Hi, Mark. In response to your questions:
We ran that 1-hour burn in test on two occasions, a couple of days apart. When we did it the second time whatever slight image sticking that was there the first time was definitely gone. Even after that one hour the sticking was very subtle, much less than on the plasma. We didn't test how long it actually took for it to go away.
With regard to black level, the OLED panel was essentially "off" when we put up a black field and turned down the brightness setting. Our meter measurement was 0.0010 nits. At the appropriate threshold setting (where we could get the deepest black and still see shadow detail) however we couldn't really see our "number one" —the lowest level box on our test pattern (you can see the pattern on our video). Turning up the brightness one notch on the setting improved the visibility of that box, but in a room with no lights on we could see the overall black level was ever so slightly illuminated. It's worth noting that we're viewing in a very dark room so any so-called illumination is quite black as well. More surprising was the black level we saw on the Panasonic ZT60 sitting right next to it with the same pattern. Its black level was running neck-in-neck with the OLED set to the higher "illuminated" setting, though OLED still had the slight edge. Quite honestly, at these levels we're quibbling and both displays had comparable black levels with any video we played on them. The OLED's big advantage here was it's overall image brightness.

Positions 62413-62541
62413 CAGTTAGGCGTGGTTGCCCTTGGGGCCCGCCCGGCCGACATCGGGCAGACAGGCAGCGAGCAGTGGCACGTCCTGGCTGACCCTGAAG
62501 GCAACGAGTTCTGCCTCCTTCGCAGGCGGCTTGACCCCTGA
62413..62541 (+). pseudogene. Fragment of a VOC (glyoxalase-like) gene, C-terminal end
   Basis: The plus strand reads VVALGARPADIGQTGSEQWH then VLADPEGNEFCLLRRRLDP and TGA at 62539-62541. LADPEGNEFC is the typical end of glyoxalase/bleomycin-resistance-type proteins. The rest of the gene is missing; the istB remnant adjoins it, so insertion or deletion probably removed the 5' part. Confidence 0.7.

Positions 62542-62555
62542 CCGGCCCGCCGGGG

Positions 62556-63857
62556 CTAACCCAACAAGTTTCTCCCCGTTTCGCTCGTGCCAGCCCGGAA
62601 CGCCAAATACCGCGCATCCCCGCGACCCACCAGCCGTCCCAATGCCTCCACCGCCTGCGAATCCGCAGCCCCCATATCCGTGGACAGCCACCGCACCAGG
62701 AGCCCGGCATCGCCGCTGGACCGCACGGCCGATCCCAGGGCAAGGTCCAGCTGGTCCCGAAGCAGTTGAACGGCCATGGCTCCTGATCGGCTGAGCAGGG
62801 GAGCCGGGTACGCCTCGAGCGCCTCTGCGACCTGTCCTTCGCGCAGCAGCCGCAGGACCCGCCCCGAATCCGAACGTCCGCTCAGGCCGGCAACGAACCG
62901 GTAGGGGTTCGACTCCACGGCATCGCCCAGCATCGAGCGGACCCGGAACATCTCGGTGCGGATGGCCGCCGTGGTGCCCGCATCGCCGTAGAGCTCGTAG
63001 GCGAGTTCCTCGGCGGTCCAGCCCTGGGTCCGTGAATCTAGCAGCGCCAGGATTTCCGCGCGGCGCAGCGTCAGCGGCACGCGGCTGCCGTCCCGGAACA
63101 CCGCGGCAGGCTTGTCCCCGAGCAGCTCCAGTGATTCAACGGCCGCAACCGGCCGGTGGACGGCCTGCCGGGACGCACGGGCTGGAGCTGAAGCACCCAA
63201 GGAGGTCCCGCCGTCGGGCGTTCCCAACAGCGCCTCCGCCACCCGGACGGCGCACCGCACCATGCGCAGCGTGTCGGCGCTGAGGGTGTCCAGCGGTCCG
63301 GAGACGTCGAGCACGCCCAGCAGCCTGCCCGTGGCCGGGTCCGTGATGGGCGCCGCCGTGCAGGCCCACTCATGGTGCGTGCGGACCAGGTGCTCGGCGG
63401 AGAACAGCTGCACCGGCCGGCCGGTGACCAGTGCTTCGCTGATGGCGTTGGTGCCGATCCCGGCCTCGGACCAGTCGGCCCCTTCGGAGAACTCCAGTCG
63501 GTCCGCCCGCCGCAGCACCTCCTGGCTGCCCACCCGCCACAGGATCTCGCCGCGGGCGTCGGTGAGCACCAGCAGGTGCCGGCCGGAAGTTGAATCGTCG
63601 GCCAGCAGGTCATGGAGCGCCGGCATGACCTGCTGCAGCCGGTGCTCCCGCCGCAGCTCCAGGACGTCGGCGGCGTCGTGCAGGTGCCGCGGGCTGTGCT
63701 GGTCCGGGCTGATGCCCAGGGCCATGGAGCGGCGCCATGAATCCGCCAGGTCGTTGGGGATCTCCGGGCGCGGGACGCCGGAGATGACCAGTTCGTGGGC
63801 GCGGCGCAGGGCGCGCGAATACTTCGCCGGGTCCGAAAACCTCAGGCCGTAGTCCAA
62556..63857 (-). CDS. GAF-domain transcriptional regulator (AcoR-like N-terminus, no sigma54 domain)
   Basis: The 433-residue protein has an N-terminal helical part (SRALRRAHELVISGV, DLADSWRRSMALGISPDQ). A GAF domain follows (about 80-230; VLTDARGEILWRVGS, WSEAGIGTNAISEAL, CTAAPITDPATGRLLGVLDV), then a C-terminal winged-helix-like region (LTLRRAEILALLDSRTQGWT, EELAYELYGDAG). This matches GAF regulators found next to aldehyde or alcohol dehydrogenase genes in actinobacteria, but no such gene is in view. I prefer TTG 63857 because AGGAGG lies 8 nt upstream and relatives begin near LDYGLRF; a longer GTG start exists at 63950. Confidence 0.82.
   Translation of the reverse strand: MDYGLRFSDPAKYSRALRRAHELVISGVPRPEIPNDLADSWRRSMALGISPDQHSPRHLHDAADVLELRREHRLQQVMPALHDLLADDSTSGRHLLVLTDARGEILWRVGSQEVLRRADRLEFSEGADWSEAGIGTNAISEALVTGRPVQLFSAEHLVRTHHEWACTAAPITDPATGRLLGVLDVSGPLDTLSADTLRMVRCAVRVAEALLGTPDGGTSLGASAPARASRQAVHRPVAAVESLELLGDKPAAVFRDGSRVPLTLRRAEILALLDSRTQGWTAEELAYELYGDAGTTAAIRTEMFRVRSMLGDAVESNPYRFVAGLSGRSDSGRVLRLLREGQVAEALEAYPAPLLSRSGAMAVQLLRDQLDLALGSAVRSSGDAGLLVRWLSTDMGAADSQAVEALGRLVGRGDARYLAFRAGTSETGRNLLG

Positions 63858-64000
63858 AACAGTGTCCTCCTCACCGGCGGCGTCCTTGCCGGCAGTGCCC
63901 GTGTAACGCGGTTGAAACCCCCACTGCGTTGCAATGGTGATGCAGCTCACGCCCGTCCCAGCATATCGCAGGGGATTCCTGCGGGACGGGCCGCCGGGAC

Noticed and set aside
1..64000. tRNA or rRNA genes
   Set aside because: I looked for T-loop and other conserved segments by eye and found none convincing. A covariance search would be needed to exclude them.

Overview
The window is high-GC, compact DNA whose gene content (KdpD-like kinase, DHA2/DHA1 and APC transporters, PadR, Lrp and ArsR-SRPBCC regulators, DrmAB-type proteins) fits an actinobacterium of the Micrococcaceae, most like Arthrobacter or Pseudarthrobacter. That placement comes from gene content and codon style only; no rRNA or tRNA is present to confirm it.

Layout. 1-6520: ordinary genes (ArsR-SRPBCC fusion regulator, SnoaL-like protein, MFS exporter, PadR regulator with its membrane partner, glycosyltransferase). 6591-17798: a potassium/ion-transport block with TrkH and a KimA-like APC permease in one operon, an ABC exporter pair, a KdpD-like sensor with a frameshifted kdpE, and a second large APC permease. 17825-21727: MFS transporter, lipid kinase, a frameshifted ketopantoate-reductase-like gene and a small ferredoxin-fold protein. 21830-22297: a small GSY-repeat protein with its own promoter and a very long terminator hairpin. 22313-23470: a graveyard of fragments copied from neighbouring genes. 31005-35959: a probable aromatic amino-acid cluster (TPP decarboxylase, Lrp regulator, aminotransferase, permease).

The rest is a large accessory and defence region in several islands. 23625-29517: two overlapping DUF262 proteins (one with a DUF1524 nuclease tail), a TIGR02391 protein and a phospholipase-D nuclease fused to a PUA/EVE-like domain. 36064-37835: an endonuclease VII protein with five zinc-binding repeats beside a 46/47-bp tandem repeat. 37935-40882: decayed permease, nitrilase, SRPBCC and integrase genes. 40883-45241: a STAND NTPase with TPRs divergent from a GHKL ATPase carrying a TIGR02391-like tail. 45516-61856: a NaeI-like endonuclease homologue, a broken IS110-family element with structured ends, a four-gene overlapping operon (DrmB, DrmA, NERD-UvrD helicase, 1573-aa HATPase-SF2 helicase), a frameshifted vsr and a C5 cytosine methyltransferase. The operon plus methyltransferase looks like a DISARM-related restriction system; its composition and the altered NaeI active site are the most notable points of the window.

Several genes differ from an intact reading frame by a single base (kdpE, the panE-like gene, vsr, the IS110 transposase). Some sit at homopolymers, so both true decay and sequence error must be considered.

I hope this helps. We just bumped up the number of TVs we test each month from 18 to 30, so I have to get back to work. Also, I want to give props to Claudio Ciacci (ex Philips), who is our head TV tester/engineer, who actually is in charge of the tests, and who has taught this formerly audio-centric writer/editor much of what I know about video.
I try not to be too self-promotional about Consumer Reports testing--I think my last post was when we were the first outlet to fully review both an active and passive 3D TV side by side--but if you'd like I'll post links when we do a First Look review of a notable TV, such as our test of Seiki's Ultra HD TV (http://www.consumerreports.org/cro/news/2013/05/first-look-seiki-1-400-50-inch-ultra-hd-tv-isn-t-so-ultra/index.htm
). First Looks are always--at least so far--in front of the paywall.--Jim